Some of the above-mentioned patents use a switching mechanism which takes a considerable amount of space, either in the form of the traditional tumbler mechanism or a separate switch. Typically, the operable portion of a lock has a very limited amount of space limiting the size of the key needed to open the lock. A separate switch to electrically actuate the lock adds a considerable cost to the lock. All of the above-mentioned patents use switching mechanisms which have metal components that are subject to wear and corrosion over a long period of time. Mechanical tolerances become a significant problem with these types of switching mechanisms, since both the keys and the switching mechanism are subject to wear.
The Benford U.S. Pat. No. 3,500,326 describes a mechanically programmed encoder system. As a key with serrated edges is placed in the key passageway of the lock, the serrated edges pass a sensor within the lock. The sensor transmits signals in the form of a code to a programmed decoder system. The decoder system receives and analyses the code and allows access to the user. The transmitter may be either a pair of switches, photocells or any other type of device that can detect the serrated edges of the key as the edges pass by. In addition, the serrated edges may also be placed on the outer surface of a cylindrical key which when turned angularly passes the serrated edges past the sensor.
The present invention is a key-actuated locking device that is actuated with a key having a plurality of spaced-apart teeth which define a pattern. The key-actuated locking device includes a key passageway into which the key is inserted with a predetermined orientation. A plurality of elastomeric conductors are positioned with respect to the key passageway so that they are selectively compressed by the teeth of the key when the key is inserted in the key passageway. A plurality of pairs of separated conductors are supported by a base proximate the plurality of elastomeric conductors. Each pair of separated conductors is positioned to be engaged and conductively connected by a corresponding elastomeric conductor when that elastomeric conductor is compressed by a tooth of the key. When the proper predetermined elastomeric conductors are compressed and all the other elastomeric conductors not compressed, a circuit provides a signal which places the locking device in the open mode.
Locking devices, in general, have a limited amount of space available for switching mechanisms which control the opening of the locking device. The elastomeric conductors of the present invention fit into extremely small spaces. In addition, elastomeric conductors are both inexpensive and reliable and are relatively impervious to corrosive atmospheric effects. The teeth of the key can either directly or indirectly through some intermediate member compress the elastomeric conductors completing the circuit in a simple and previously unknown manner in locking devices. Because the elastomeric conductors are compressible, mechanical tolerance problems can be alleviated.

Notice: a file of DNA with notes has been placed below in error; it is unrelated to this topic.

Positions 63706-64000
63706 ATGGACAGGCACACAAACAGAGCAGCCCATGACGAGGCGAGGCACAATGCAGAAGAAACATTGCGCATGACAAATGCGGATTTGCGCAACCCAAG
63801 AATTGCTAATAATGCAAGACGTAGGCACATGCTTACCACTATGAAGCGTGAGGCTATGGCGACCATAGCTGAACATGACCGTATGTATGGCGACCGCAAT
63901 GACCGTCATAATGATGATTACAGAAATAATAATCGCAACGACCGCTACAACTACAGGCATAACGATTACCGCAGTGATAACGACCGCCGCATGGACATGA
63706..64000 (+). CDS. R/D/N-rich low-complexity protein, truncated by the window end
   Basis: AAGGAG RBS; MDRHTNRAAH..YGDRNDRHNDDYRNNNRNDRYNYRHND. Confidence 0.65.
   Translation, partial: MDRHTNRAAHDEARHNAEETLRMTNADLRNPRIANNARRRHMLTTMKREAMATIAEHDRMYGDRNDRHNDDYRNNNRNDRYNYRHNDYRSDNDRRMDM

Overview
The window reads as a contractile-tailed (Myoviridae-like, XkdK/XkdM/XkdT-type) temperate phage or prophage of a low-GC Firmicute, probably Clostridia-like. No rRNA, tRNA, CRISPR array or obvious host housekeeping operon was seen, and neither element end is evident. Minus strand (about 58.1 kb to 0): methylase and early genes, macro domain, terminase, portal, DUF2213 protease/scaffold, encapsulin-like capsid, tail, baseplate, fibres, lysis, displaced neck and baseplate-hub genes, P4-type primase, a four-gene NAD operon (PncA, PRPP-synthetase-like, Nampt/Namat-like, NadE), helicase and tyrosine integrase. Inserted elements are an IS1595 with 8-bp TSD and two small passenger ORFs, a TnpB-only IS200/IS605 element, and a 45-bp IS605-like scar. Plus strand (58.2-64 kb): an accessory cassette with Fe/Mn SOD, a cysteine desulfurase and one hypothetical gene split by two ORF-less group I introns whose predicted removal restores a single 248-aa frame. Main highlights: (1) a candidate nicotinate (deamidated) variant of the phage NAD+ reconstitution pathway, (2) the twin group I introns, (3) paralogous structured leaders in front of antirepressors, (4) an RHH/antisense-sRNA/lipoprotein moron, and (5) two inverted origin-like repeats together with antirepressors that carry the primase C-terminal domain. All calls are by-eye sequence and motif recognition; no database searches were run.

FIG. 1 is a side view of a key positioned to be inserted in one embodiment of a locking device of the present invention.
FIG. 2 is an exploded perspective view of one embodiment of the elastomeric conductor switching mechanism of the present invention.
FIG. 3 is a cross-sectional view of the embodiment of the switching mechanism shown in FIG. 2 taken along section 3--3.
FIG. 4 is an exploded perspective view of another embodiment of the elastomeric conductor switching mechanism of the present invention.
FIG. 5 is a cross-sectional view of the embodiment of FIG. 4 taken along the section 5--5.
FIG. 6 is a top view of another embodiment of the switching mechanism of the present invention showing the position of the elastomeric conductors.
FIG. 7 is a cross-sectional view illustrating the position of elastomeric conductors with respect to separated conductors positioned on a base taken along section 7--7 in FIG. 6.
FIG. 8 is a plan view of one embodiment of the separated conductors which are used with the elastomeric switching mechanism of the present invention.
FIG. 9 is a schematic view of one type of circuit that is used in the locking device of the present invention.
FIG. 10 is a schematic view of still another type of circuit which includes a "tamper" alarm.
FIG. 11 is a plan view of yet another embodiment of the elongated switching mechanism of the present invention.
FIG. 12 is a schematic view of yet another embodiment of a circuit used in the present invention.
FIG. 13 is a cross-sectional view of another embodiment of the locking device of the present invention illustrating the use of elastomeric conductors in cooperation with spring biased tumblers with parts shown whole for purposes of clarity.
FIG. 14 is an enlarged fragmentary cross-sectional view of two tumbler/spring mechanisms and the elastomeric conductors of the present invention with parts shown whole for purposes of clarity.